Posted on March 13th, 2012 by
The Mexican Consulate in Albuquerque has awarded another $35,908 to the University of New Mexico Cancer Center to fund Ventanilla de Salud (“Health Window”), an innovative partnership designed to provide New Mexican Hispanics with culturally relevant health information and referrals to low-cost providers. A check-signing ceremony and press conference will take place at the Mexican Consulate at 2:30 p.m. on Tuesday, March 27, 2012. Consul Mauricio Ibarra Ponce de León will represent the Mexican Consulate in Albuquerque and Cheryl Willman, MD, Director and CEO of the UNM Cancer Center, will represent that institution.
“We are very pleased to continue our partnership with the Mexican Consulate,” said Dr. Willman. “As the Official Cancer Center of New Mexico, the UNM Cancer Center is committed to delivering world-class care to all New Mexicans. This partnership is helping us reach our state’s large and vibrant Hispanic/Latino community to provide potentially life-saving cancer education, prevention and early detection.”
“We are delighted to carry forward Ventanilla de Salud in New Mexico, and grateful to the UNM Cancer Center for their collaboration,” said Cónsul Ibarra. “This program is critical for the health and well-being of the Mexican and Hispanic/Latino community in New Mexico.”
A track record of success
Ventanilla de Salud, also known as VDS, is a collaborative effort of the UNM Cancer Center and the Mexican Consulate. Launched at the Mexican Consulate in Albuquerque in 2008, the program provides health education and assistance that is culturally and linguistically appropriate for New Mexico’s diverse Hispanic/Latino community. In 2009, an additional VDS mobile site was added at El Paisano supermarkets in Santa Fe, increasing access for Northern New Mexicans.
Since Ventanilla de Salud’s launch, more than 30,000 New Mexican Hispanics have benefited from potentially life-saving health information. The program focuses on four main areas of disease prevention and health promotion to encourage VDS clients to become active participants in their own health: cancer education and prevention, diabetes management, clinical trials education and tobacco cessation. Of particular note, Ventanilla de Salud facilitates the teaching and distribution of a fully translated Spanish version of the National Cancer Institute’s “Cancer 101” curriculum, a gold standard of cancer education. The VDS program coordinator and primary educator, Mónica Toquinto, was named the 2010 “Community Health Worker of the Year” by the New Mexico Community Health Workers Association.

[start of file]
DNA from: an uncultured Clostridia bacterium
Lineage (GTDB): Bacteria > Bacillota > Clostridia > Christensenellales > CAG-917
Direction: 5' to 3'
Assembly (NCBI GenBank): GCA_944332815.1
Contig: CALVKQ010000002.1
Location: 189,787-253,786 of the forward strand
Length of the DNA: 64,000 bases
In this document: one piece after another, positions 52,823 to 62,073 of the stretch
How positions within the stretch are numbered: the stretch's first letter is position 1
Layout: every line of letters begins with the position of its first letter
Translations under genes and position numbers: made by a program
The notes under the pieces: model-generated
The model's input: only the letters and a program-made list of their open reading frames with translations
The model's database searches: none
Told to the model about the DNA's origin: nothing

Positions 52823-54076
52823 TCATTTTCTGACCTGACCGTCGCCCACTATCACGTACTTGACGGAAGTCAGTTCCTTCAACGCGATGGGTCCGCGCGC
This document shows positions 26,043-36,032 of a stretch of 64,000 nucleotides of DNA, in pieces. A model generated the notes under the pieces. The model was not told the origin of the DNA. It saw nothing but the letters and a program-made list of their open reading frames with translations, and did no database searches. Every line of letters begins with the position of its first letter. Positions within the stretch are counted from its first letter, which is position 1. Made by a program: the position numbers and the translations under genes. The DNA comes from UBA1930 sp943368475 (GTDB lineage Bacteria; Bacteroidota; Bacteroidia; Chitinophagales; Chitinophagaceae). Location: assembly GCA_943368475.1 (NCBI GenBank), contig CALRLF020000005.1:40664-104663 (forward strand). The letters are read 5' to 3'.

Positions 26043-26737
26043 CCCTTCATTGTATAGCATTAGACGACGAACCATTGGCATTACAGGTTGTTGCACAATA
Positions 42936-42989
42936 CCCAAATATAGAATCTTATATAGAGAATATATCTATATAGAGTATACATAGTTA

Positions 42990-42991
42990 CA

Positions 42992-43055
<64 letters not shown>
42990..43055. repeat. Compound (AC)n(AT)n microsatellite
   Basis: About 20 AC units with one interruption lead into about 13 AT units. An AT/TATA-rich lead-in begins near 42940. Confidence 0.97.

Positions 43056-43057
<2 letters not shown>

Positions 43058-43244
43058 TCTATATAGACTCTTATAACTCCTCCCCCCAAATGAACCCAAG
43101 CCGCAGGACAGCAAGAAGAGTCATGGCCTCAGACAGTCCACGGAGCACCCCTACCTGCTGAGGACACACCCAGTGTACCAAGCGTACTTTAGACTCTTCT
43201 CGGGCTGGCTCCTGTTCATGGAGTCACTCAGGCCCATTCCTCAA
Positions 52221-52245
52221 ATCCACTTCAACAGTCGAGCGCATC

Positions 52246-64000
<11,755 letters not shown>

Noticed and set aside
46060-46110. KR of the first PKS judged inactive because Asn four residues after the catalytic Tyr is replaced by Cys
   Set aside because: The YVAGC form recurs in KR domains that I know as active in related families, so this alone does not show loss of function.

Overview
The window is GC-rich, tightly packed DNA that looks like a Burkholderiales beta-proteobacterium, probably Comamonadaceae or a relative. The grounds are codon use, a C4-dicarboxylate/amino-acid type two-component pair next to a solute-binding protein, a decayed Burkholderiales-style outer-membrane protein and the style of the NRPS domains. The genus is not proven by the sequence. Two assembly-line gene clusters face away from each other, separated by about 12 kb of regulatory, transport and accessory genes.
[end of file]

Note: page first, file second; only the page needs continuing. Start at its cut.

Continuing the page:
The Ventanilla de Salud partnership between the UNM Cancer Center and the Mexican Consulate in Albuquerque was one of the earliest programs of its kind in the U.S. Other VDS sites have since opened at Mexican consulates around the country. Ventanilla de Salud in New Mexico remains a model for VDS programs nationwide; it has been recognized twice at international VDS gatherings for its innovation and excellence. In August of 2012, the UNM Cancer Center will host the national Ventanilla de Salud conference, which includes participants from all 50 Mexican consulates and from Mexico.
Commitment to community partnerships and outreach
The UNM Cancer Center has a long history of outreach to all of New Mexico’s multiethnic and multicultural communities. Its Office of Community Partnerships & Cancer Health Disparities, directed by Barbara Damron, PhD, RN, reaches over 12,000 New Mexicans across the state each year through its community service activities, educational programs and community-based participatory research projects. Ventanilla de Salud is managed through this office.
“Lowering cancer rates in high-risk populations and reducing cancer health disparities among New Mexico’s multicultural and multiethnic communities is an essential part of the UNM Cancer Center’s mission,” said Dr. Damron. “By providing empowering health information and referrals to low-cost providers, Ventanilla de Salud is helping us carry out that mission and make a difference in the Hispanic/Latino community.”
And the program has a multiplier effect, Dr. Damron added. “The success of Ventanilla de Salud has been integral to our efforts to attract national funding for addressing cancer health disparities in New Mexico,” she explained. “We’re able to leverage the program’s service and achievements to draw in even more resources to further improve the health knowledge – and health – of Hispanic New Mexicans.”
Consul Ibarra finally emphasized that “through this preventive health program, the Consulate of Mexico, partnering with the UNM Cancer Center, is achieving one of its priorities in terms of directly supporting the health needs of the Mexican and Hispanic/Latino community in New Mexico.”
For more information on Ventanilla de Salud
A video on VDS is available for viewing at: http://www.youtube.com/watch?v=hP_4ZURLDn8.
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